7

Certain commands start to consistently fail in a given terminal window:

$ sudo apt-get install ipython
...
After this operation, 3,826 kB of additional disk space will be used.
Do you want to continue? [Y/n] Abort.
$ 

$ kinit -f <username>
Password for <username>@<domain>: 
kinit: Pre-authentication failed: Cannot read password while getting initial credentials
$

$ passwd
Changing password for <username>.
(current) UNIX password: 
passwd: Authentication token manipulation error
passwd: password unchanged
$ 

$ crontab -e
Too many errors from stdincrontab: "/usr/bin/sensible-editor" exited with status 1
$ 

$ sudo docker run -it ubuntu bash
(hangs forever)

In searching for the cause, strace revealed that the programs attempt to read from STDIN but receive an error:

read(0, 0x7fffe1205cc7, 1) = -1 EAGAIN (Resource temporarily unavailable)

From the read(2) man page:

ERRORS
    EAGAIN The file descriptor fd refers to a file other than a socket and has been marked nonblocking (O_NONBLOCK), and the read would block.

Sure enough, STDIN is marked non-blocking for that terminal window (indicated by the 4 in flags):

$ cat /proc/self/fdinfo/0 
pos:    0
flags:  0104002
mnt_id: 25

I'm assuming that some program I was using set STDIN to non-blocking mode and then didn't set it back upon exiting (or it was killed before it could.)

I couldn't figure out how to fix this issue from the command line, so I wrote the following program to do it (and it also lets you change STDIN to non-blocking mode to see what breaks.)

#include <errno.h>
#include <fcntl.h>
#include <stdio.h>
#include <stdlib.h>
#include <string.h>
#include <unistd.h>

int makeStdinNonblocking(int flags) {
    if (fcntl(STDIN_FILENO, F_SETFL, flags | O_NONBLOCK) < 0) { 
        printf("Error calling fcntl in %s: %s\n", __FUNCTION__, strerror(errno));
        return EXIT_FAILURE;
    } 
    return EXIT_SUCCESS;
}
int makeStdinBlocking(int flags) {
    if (fcntl(STDIN_FILENO, F_SETFL, flags & ~(O_NONBLOCK)) < 0) { 
        printf("Error calling fcntl in %s: %s\n", __FUNCTION__, strerror(errno));
        return EXIT_FAILURE;
    } 
    return EXIT_SUCCESS;
}
int main(int argc, char *argv[]) {
    int flags;
    if (argc != 2) {
        goto usage;
    }
    if ((flags = fcntl(STDIN_FILENO, F_GETFL, 0)) < 0) {
        printf("Error calling fcntl in %s: %s\n", __FUNCTION__, strerror(errno));
        return EXIT_FAILURE;
    }
    if (0 == strncmp(argv[1], "nonblock", 9)) {
        return makeStdinNonblocking(flags);
    }
    else if ( 0 == strncmp(argv[1], "block", 6)) {
        return makeStdinBlocking(flags);
    }
usage:
    printf("Usage: %s <nonblock|block>\n", argv[0]);
    return EXIT_FAILURE;
}

Anyway, I was wondering:

  1. Is there a way to make STDIN not non-blocking with standard command line utilities?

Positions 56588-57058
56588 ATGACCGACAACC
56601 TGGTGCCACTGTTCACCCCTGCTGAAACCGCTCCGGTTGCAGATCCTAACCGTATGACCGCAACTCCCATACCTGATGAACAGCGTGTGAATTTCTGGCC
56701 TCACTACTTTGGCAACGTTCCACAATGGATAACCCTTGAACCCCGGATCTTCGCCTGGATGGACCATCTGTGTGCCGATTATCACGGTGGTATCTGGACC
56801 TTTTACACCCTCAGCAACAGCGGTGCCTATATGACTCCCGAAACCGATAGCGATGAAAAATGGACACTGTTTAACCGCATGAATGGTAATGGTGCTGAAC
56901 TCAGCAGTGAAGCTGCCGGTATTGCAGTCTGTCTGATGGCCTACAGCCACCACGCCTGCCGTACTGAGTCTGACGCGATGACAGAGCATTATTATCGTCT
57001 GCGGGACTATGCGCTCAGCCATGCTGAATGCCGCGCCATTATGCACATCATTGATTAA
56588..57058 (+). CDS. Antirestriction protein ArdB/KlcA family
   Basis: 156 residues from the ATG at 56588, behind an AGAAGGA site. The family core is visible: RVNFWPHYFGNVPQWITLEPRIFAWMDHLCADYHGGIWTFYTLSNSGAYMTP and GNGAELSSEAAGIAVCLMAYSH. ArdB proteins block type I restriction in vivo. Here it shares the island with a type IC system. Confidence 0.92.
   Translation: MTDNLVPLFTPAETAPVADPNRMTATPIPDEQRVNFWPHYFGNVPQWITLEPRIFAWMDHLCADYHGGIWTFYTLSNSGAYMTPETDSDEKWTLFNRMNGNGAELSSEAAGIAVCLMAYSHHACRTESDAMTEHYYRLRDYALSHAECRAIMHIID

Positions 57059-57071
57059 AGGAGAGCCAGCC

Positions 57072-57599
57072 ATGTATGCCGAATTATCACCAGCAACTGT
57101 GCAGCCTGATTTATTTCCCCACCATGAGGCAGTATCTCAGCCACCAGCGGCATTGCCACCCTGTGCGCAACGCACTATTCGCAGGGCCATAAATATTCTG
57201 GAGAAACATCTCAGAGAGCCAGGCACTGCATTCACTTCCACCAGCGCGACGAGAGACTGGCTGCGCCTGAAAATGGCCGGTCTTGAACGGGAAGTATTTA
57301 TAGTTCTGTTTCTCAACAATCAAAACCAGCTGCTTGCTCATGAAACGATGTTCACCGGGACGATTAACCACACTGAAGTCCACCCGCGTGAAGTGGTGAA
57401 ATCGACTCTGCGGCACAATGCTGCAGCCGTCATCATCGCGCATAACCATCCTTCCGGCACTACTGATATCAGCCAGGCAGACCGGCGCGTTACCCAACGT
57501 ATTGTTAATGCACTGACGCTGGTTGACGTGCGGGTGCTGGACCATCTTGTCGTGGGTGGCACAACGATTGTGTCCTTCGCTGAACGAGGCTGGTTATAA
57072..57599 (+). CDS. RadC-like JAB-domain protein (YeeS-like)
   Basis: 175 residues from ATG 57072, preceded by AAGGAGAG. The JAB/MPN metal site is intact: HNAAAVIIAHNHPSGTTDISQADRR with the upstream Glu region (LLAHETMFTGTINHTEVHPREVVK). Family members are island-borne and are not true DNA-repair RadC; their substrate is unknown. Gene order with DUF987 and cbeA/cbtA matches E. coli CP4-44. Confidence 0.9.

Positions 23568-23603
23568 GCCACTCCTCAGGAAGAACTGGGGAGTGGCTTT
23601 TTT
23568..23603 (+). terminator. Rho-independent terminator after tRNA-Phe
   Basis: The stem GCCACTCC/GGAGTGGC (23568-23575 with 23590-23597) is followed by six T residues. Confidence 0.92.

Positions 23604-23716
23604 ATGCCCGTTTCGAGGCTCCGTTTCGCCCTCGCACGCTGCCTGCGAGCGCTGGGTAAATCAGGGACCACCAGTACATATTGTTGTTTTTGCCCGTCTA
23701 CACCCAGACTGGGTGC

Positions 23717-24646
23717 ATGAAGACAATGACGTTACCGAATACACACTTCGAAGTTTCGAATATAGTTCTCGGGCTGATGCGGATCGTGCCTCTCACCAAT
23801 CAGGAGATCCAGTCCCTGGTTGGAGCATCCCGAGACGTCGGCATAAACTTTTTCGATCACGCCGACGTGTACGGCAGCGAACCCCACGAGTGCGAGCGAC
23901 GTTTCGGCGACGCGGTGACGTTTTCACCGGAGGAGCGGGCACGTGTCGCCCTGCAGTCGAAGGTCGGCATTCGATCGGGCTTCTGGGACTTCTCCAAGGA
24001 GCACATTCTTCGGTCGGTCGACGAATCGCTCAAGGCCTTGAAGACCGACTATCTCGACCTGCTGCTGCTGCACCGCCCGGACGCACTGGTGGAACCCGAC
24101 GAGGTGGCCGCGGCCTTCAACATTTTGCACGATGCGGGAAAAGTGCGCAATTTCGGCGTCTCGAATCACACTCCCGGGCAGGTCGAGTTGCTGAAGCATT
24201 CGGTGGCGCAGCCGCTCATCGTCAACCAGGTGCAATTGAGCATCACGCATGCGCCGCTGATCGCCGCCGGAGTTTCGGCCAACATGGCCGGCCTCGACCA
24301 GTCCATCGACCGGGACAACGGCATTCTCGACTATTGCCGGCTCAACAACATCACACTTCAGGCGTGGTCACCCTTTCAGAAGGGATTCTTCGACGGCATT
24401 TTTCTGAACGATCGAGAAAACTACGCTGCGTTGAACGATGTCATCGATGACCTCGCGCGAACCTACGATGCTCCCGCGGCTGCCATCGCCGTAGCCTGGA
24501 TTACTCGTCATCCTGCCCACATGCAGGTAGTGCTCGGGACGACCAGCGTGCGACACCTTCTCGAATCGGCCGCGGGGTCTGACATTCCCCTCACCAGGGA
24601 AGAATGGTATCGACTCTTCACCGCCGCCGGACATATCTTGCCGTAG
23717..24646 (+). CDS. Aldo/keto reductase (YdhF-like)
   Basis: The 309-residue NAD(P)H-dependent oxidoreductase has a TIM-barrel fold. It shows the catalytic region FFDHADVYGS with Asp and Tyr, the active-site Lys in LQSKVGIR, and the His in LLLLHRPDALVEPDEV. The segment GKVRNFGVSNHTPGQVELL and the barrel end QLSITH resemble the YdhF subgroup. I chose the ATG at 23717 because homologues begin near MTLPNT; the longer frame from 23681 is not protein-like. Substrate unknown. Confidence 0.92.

2. Should the shell (in my case, bash) automatically restore the flags on STDIN (and/or STDOUT/STDERR) between commands? Is there a use case for one command relying on STDIN changes made by another program?
  3. Is it a bug for a program to assume that STDIN will be in blocking mode when the program starts, and should each program have to specifically turn-off non-blocking mode if it would cause things to break (see the examples above)?

For reference, I'm using Ubuntu 17.10 and GNU bash, version 4.4.12(1)-release (x86_64-pc-linux-gnu)

Update: It looks like this issue was addressed for Fedora with a patch to bash:

https://bugzilla.redhat.com/show_bug.cgi?id=1068697

The fix doesn't appear to have been applied upstream, though, at least with version 4.4.18(1)-release (from January 2018.) Also, the bash maintainer mentions that bash shouldn't really be responsible for this:

https://lists.gnu.org/archive/html/bug-bash/2017-01/msg00043.html

It sounds like applications should be responsible for restoring the original flags of STDIN if it changes them, so I'm using the following program to check STDIN:

#include <errno.h>
#include <fcntl.h>
#include <stdio.h>
#include <stdlib.h>
#include <string.h>
#include <unistd.h>

int main() {
    int flags;
    if ((flags = fcntl(STDIN_FILENO, F_GETFL, 0)) < 0) {
        printf("Error calling fcntl in %s: %s\n", __FUNCTION__, strerror(errno));
    }
    if (0 != (flags & (O_NONBLOCK))) {
        printf("Warning, STDIN in nonblock mode\n");
    }
    return EXIT_SUCCESS;
}

I compiled the program (gcc -o checkstdin checkstdin.c) and then put the following in my .bashrc to get it to run after every command:

PROMPT_COMMAND+="/path/to/checkstdin"

It will print a warning to STDOUT if it detects that STDIN is now in non-blocking mode.

2 Answers 2

2

When this happens, run bash from the command line, then exit (to return the first bash). Should work again. Somewhat interesting details here: https://stackoverflow.com/questions/19895185/bash-shell-read-error-0-resource-temporarily-unavailable.

1

If you need to script a workaround, you can use

perl -MFcntl -e 'fcntl STDIN, F_SETFL, fcntl(STDIN, F_GETFL, 0) & ~O_NONBLOCK'
0

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